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August 05, 2011

Social Intelligence a Double-Edged Sword to Businesses, Says Business Ethics Expert

By Rajani Baburajan, TMCnet Contributor

With social media intruding the work space at an inconceivable speed, companies become wary of the adverse consequences it brings to their organizations. Social media activities bring a number of challenges to organizations. Security concerns are cited as one of the most severe challenges organizations face through the extensive usage of social media by employees. It may also affect employee productivity and create damage to online reputation in some instances.

To keep abreast on the technology is the need of the hour for all businesses, so they cannot afford to ignore social media within their organizations. Preventing malpractice and ensuring security are the only ways to deal with this situation. To achieve this, several organizations have now adopted Social Intelligence, a relatively new term that has caught the wide attention of businesses suffering from the nuisance of social media culture.

Social Intelligence provides businesses with a way to measure the social activity happening in the workplace. The information is available in the form of archived data from social media sites, which the authority may analyze to ensure there is no internal threat to the company from these employees.

While many businesses think the practice is acceptable, a Kansas State University business ethics expert says it can be a double-edged sword. 

"I understand the need of a business to protect its reputation," said Diane Swanson, professor of management and chair of a business ethics education initiative. "But in terms of employees' rights, the practice coexists uneasily with the expectation of personal privacy." 

The use of Social Intelligence will infringe the freedom of communications of employees, according to Swanson. The practice could create a climate of fear and distrust. These effects could be detrimental to morale and hurt productivity. 

The solution to this issue, according to Swanson, is to craft policies and provide expectations of employee's online conduct. This would shift the emphasis from monitoring to creating shared understanding between employers and employees. Further steps would also be necessary. 

However, while doing so, the company is liable to provide full disclosure of its monitoring practices and the consequences employees would face if they violated stated policy and hurt the business' reputation, Swanson said. The approach is important especially because currently there are no laws to deal with issues arising from Social Intelligence.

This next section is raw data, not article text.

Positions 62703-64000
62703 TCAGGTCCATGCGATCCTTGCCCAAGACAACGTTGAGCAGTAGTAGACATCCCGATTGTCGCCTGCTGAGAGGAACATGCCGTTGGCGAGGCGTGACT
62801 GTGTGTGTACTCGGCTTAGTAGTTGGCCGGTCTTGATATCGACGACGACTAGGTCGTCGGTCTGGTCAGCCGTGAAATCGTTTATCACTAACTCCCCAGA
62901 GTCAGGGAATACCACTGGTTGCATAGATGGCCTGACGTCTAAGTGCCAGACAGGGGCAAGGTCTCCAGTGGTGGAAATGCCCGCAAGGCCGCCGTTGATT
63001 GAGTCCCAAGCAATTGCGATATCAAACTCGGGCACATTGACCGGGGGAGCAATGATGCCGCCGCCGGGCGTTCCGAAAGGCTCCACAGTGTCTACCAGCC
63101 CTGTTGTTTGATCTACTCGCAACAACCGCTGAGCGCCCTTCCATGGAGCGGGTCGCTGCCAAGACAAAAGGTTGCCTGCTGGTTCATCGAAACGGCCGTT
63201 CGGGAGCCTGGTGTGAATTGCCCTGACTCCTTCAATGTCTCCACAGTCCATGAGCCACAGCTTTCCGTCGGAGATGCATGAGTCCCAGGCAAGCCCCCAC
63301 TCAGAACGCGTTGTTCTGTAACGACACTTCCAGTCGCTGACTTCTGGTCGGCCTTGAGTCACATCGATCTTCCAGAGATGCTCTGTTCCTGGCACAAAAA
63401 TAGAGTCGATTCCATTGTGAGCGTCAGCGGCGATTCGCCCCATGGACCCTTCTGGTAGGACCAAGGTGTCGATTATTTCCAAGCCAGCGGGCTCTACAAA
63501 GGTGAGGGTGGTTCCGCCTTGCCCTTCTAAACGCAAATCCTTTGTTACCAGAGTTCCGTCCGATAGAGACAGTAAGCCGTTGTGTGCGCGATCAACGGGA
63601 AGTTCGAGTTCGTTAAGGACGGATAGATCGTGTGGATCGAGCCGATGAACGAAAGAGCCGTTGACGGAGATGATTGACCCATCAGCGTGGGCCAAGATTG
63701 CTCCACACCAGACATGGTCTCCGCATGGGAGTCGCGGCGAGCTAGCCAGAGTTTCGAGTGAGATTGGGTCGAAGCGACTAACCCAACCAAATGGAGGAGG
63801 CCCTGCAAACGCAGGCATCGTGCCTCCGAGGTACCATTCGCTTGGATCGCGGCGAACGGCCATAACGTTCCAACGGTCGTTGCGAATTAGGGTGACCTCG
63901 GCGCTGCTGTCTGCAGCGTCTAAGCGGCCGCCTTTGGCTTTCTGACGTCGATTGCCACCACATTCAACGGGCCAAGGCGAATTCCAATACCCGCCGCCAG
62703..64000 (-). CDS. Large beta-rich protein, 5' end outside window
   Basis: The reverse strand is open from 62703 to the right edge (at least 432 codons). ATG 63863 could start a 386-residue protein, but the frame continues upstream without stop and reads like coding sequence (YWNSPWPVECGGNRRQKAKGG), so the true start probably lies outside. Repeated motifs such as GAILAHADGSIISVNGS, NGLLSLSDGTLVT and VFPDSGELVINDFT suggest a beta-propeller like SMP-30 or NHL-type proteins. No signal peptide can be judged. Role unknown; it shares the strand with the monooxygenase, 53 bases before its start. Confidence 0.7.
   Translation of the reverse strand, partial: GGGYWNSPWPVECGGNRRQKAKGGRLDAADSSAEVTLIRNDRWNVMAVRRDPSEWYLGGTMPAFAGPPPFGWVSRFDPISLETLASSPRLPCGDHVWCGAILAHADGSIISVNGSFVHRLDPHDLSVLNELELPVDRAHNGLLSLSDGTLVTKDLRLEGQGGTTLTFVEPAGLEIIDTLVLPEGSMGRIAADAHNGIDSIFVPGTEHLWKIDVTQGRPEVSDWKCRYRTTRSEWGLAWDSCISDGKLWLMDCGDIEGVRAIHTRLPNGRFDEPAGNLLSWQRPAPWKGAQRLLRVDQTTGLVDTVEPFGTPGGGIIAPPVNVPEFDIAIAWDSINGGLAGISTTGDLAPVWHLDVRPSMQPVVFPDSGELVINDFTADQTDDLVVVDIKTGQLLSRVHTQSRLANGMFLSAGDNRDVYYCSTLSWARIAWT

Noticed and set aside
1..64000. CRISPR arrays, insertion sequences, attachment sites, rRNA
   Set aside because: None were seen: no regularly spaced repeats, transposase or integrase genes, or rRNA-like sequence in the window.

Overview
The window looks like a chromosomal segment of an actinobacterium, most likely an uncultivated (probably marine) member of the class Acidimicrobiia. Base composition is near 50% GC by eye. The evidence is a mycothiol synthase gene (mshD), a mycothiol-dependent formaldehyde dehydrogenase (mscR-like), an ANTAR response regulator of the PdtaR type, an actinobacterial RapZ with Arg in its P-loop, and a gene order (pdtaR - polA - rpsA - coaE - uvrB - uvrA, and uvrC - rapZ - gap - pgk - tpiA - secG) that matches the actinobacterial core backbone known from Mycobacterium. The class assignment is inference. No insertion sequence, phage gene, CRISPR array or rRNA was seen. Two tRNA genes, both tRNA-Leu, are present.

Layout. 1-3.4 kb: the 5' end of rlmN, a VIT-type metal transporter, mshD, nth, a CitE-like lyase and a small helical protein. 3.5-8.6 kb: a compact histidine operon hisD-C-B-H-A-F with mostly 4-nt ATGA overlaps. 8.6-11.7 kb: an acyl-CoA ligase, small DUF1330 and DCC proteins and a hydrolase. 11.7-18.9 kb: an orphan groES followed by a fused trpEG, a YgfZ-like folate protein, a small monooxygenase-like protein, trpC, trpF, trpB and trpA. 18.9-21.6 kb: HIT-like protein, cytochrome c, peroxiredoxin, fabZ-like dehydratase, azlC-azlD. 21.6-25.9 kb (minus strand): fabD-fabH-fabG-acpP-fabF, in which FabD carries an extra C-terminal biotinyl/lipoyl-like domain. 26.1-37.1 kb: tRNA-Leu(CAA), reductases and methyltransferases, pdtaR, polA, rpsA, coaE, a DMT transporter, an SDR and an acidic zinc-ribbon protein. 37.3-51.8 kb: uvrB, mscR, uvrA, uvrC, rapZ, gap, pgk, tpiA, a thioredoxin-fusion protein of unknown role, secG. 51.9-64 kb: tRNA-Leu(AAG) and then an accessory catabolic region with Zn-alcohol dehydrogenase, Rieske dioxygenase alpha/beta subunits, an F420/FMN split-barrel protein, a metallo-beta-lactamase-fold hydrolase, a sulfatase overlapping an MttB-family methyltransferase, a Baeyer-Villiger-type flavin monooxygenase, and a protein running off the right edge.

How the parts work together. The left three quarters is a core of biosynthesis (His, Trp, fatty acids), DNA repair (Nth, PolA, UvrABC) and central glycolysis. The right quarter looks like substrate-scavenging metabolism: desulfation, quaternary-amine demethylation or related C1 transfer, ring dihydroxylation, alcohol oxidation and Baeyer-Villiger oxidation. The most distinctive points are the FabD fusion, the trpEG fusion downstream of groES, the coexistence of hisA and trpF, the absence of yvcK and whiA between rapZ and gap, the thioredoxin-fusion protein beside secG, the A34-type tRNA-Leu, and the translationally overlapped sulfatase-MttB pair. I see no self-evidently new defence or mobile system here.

“Data collected by Social Intelligence follows the Fair Credit Reporting Act. It also does not include basic demographic information. But the monitoring and screening can provide any message or tweet deemed worthy of mention. The approach could prove negative for businesses if valued employees are ousted or alienated in the process,” Swanson said. 

Businesses could also implement the best social media practice by educating the employees about individual organizational policies.

Swanson suggests the loss of personal privacy in social media activities is emblematic of larger societal trends. 

"We are getting used to what could be considered violations of our privacy from what has been happening with government practices and now on the corporate side," Swanson said. "Such practices cause tension in a society where citizens traditionally value individualism and look to the law to protect the expectation of privacy." 

As social media gains more relevance in human lives, Swanson believes that ultimately public policy and the courts will establish more definitive guidelines. 

"The problem is that technology outpaces the ability of the law and public policy to keep up," she said. 

Meanwhile employees should be cautious and be aware of the consequences of indulging in such activities in work place, so that they will be able to make smart decisions, according to Swanson. 

Businesses – big or small – are not ready to compromise by ignoring social media. A TMCnet report says smaller businesses have quickly figured out that social media and social networking is valuable because it matches the way most small and local businesses already get most of their new customer leads.

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Rajani Baburajan is a contributing editor for TMCnet. To read more of Rajani's articles, please visit her columnist page.

Edited by John Lahtinen
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